Beginning in the 1960s, the psychological mainstream asserted that nearly all child mental health problems were caused by parents who did not allow children to express their feelings freely. The claim was snatched out of the thin air of speculation, as usual. Nonetheless, good parenting became defined as striving always to understand and properly respond to a child’s emotional expressions, also referred to as “helping children get in touch with their feelings.”
We are now more than fifty years into this progressive parenting experiment and child mental health is a train wreck. The evidence strongly suggests that when it comes to parenting matters, most psychologists don’t know what they are talking about. How, otherwise, to explain that (a) the more parents have consumed psychological parenting advice and (b) the more child psychologists, per capita, university graduate school programs have churned out, (c) the worse child mental health has become?
Children are inclined, by nature, to soap opera, meaning their emotional responses to events are generally disproportionate to the actual significance, present or future, of those events. Gaining the ability to think straight – the essence of good mental health – requires restraining the natural inclination toward allowing one’s emotions to drive one’s behavior. That restraint requires proper training. For a child, it requires parents who are willing to tell him that he’s making emotional mountains out of molehills, that his feelings are not going to dictate their decisions, and even that his preoccupation with his feelings is immature and counterproductive.
But all too many of today’s parents are intimidated by and even afraid of their children’s emotions. They host never-ending parent-child conversations about feelings. They allow their children’s feelings to determine their decisions. And in the process of all this supposedly good parenting, their children become increasingly captive to unbridled emotion. Many of these same kids end up in the offices of people who represent the source of the problem, talking about – yep, you guessed it – their feelings.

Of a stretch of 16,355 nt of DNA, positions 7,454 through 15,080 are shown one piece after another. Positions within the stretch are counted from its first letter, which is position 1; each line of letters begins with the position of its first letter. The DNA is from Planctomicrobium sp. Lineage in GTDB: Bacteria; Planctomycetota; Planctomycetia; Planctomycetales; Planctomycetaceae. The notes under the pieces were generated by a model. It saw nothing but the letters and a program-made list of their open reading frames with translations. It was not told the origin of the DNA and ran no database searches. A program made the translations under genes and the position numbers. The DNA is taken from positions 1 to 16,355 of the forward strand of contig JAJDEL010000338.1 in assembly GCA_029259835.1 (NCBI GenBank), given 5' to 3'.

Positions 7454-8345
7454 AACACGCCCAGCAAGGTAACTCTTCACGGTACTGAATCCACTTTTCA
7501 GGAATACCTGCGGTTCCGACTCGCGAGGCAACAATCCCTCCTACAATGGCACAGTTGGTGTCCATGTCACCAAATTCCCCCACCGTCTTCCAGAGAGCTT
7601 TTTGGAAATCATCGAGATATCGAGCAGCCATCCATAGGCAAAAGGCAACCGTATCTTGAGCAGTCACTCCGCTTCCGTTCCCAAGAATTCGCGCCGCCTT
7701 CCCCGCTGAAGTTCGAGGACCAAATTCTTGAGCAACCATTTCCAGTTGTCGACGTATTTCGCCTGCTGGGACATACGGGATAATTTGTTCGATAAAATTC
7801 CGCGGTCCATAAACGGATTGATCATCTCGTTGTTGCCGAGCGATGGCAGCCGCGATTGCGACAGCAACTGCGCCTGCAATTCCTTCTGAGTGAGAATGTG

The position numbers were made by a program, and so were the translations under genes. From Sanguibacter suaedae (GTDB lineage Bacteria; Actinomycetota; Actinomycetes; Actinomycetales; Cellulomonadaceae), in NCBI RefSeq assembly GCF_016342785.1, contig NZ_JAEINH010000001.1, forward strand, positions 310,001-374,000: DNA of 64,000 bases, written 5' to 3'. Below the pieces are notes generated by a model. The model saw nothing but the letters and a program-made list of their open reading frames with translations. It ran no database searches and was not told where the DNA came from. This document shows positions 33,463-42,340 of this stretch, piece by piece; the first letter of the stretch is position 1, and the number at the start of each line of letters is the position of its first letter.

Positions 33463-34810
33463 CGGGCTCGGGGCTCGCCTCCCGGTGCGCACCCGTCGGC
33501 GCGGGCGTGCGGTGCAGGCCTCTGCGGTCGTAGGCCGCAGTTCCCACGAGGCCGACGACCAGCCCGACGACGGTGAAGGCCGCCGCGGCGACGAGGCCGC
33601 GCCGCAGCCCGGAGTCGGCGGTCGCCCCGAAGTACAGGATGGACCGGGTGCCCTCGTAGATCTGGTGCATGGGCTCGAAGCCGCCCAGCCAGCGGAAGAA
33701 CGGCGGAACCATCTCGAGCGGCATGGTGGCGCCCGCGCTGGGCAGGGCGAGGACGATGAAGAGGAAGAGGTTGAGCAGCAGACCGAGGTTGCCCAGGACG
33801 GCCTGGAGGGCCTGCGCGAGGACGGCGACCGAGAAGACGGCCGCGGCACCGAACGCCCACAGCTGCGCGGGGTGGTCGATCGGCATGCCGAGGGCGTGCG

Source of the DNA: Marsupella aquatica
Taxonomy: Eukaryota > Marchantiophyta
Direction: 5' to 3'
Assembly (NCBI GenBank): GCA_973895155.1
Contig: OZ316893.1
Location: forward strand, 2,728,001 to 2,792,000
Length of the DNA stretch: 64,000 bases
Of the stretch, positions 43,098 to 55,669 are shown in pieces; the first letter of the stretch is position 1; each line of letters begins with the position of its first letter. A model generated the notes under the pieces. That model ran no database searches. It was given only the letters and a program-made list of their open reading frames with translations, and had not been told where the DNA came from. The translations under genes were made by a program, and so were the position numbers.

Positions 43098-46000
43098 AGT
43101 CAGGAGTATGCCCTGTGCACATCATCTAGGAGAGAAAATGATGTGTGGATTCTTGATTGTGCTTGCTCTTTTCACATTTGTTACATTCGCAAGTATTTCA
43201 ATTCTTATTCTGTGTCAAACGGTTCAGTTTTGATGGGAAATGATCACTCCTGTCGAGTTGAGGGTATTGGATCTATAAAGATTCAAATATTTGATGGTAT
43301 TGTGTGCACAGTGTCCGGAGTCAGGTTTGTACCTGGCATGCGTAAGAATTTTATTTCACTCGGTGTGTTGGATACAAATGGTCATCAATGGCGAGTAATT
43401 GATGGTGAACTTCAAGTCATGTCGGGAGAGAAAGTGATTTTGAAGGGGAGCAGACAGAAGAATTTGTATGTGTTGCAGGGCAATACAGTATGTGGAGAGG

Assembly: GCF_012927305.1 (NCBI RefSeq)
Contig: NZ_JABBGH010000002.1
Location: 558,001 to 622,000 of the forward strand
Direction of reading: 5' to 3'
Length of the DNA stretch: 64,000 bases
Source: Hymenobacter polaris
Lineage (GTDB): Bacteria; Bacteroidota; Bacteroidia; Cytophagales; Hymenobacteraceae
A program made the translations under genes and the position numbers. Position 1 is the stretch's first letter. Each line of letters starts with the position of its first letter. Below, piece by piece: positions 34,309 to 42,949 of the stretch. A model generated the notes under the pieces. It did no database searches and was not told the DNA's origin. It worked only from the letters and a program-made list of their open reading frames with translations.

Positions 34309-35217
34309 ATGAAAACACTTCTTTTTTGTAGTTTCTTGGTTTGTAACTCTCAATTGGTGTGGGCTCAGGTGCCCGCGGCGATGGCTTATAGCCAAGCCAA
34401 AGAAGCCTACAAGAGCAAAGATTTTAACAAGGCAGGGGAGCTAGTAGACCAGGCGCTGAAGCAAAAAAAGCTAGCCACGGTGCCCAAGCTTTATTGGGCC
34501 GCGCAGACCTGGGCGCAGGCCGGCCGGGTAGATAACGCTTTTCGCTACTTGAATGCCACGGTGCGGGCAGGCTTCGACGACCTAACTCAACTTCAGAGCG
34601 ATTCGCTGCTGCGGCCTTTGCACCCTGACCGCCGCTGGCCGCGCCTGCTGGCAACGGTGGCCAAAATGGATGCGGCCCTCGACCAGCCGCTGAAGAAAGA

The Children’s Book Association has released a list of books psychologists recommend for children. They include one that helps children deal with stress and anxiety by “uncovering their emotions,” another that teaches kids how to get in touch with being scared, sad, and angry, and yet another that helps young readers become more mindful, whatever that means.
In reading the top ten psychologist-recommended books for children, I got back in touch with my unresolved yearning for the sort of books I read as a child and that my mother read to me: books that featured heroes battling dragons and children getting the best of witches and other variations on the universal struggle between good and evil. Instead of inspiring self-absorption, the books of my childhood inspired flights of imagination. Instead of putting me in touch with my feelings, these books taught me that when all is said and done, a life well led is all about the strength of one’s character.